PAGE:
The Mason Williams Ear Showby Mason Williams
Mason Williams' quick follow-up to The Mason Williams Phonograph Record hosts even more musicians, this time Hal Blaine providing all the drums under the production of Dick Glasser, who replaces Mike Post, though Post appears to co-produce the final track, "Saturday Night at the World," with Glasser. The resulting product, The Mason Williams Ear Show, emerged not as a sequel but an elaborate companion piece with even more quirkiness, including a stunning remake of "Baroque-a-Nova," a track from the previous disc allegedly written for Simon & Garfunkel to perform on The Smothers Brothers. Here "Baroque-a-Nova" is arranged again by the great Al Capps, the jingle sounding instrumental, feeling like a "Classical Gas" redux (the earlier version having backing vocals, this equally excellent rendition simply an instrumental). Mike Post had produced and arranged Williams' biggest hit, so Mason and Capps give the formula another go. The liner notes proclaim what Lou Reed would reiterate five years later with his "film for the ear" classic Berlin: "This is, Mason declares, a phonograph record that can be seen as well as heard." A 60-second "One Minute Commercial" was said to have been commissioned by an ad agency for a potential Bank of America advertisement, the tongue-in-cheek liners stating: "The agency didn't get the job but Mason was paid $4,000. He later figured that any tune with that kind of price tag ought to be recorded." Funny stuff and stacks of information to read through while listening to this epic adventure. Outside of the blatant attempt to recapture the excitement of "Classical Gas" on "Baroque-a-Nova" the second, the rest of the album is far too out-there to have had serious dreams of Top 40 airplay. "Generatah-Oscillatah" could be Robert Moog's worst nightmare, Dr. West's Medicine Show merging with the New Vaudeville Band on the famed equipment created by the genius -- Moog, not Williams. Pianist Mike Melvoin is producing and arranging while at the electronic keyboard Paul Beaver is found "plugging and unplugging" the synthesizer. They claim it took 12 hours of "actual recording time to come up with the two minutes and forty-five seconds on the record" -- and the Beach Boys' "Good Vibrations" it is not. But The Mason Williams Ear Show is a pretty impressive collection of thoughts -- Frank Zappa in the material world -- and works well next to the creative author's earlier release. There are duets with Smothers Brothers singer Jennifer Warren, who would later become Jennifer Warnes, famous for "Right Time of the Night," "Up Where We Belong," and other hits. She's listed here as "Triskelion vocalist," photographer/critic Robert Barry Francos noting that, when merely known as Jennifer, she covered "Saturday Night at the World" from this disc on her 1969 Al Capps-produced Parrot release, See Me, Hear Me, Touch Me, Feel Me.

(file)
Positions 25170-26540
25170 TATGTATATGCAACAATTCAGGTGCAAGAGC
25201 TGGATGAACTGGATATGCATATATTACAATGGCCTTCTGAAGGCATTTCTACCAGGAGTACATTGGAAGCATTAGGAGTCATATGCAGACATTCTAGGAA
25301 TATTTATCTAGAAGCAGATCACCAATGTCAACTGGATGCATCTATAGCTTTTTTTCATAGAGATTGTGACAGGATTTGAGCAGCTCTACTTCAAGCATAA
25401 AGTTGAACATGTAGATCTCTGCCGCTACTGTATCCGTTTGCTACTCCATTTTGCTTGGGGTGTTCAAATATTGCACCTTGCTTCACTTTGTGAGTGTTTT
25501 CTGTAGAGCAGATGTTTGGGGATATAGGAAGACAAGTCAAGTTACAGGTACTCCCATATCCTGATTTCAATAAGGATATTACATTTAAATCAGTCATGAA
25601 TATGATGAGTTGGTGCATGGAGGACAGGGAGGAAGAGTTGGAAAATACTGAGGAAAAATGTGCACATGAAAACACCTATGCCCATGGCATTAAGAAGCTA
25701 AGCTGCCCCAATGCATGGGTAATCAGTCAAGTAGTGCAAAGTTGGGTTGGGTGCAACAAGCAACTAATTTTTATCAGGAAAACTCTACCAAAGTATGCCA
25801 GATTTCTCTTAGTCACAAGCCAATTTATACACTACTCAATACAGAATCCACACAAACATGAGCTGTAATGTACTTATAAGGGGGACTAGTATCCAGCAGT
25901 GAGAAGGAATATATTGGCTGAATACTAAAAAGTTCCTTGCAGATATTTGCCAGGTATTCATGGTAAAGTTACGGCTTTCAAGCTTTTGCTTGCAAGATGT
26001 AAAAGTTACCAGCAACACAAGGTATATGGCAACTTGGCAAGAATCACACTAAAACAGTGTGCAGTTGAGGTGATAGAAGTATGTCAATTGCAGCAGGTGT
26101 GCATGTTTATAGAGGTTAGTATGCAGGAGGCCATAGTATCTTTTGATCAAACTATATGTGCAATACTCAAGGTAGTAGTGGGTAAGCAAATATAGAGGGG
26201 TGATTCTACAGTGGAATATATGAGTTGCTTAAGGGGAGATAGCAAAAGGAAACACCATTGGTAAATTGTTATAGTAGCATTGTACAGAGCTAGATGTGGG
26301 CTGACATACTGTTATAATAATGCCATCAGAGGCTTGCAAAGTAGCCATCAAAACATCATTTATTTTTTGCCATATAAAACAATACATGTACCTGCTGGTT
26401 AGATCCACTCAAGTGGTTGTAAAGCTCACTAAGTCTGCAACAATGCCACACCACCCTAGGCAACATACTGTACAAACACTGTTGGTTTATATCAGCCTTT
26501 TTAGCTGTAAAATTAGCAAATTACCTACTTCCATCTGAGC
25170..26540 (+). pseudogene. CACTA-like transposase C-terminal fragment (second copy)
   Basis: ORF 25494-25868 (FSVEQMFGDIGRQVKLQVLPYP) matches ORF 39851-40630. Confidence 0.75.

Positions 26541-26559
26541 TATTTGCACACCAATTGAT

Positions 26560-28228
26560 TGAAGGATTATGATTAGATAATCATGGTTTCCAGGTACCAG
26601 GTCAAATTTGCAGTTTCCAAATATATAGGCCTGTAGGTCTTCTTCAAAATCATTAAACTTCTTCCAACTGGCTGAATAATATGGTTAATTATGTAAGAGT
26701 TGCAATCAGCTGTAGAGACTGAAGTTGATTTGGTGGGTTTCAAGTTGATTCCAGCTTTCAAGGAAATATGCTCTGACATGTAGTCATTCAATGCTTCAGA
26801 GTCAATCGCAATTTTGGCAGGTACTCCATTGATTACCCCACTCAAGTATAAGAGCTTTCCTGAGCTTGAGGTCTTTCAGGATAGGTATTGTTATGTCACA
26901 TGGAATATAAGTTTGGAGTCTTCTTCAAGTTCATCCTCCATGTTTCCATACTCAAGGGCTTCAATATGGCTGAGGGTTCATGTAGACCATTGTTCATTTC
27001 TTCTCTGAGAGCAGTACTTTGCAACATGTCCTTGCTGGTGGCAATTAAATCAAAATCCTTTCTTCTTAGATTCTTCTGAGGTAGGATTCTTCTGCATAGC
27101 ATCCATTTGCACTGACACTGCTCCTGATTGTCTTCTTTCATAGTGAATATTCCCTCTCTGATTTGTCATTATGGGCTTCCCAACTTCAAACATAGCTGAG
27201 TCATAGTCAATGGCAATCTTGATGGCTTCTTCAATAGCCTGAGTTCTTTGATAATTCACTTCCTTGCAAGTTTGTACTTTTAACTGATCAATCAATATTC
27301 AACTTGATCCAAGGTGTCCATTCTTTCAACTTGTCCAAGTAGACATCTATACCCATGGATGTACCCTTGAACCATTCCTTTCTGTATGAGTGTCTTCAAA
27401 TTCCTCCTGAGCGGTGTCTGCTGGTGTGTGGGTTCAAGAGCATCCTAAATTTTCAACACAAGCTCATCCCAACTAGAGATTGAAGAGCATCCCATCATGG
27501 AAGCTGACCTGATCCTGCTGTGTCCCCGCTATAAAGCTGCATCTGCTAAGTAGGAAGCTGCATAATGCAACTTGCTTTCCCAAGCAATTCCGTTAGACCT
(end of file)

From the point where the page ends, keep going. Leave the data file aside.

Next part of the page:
- Release Date:
- Real Gone Music
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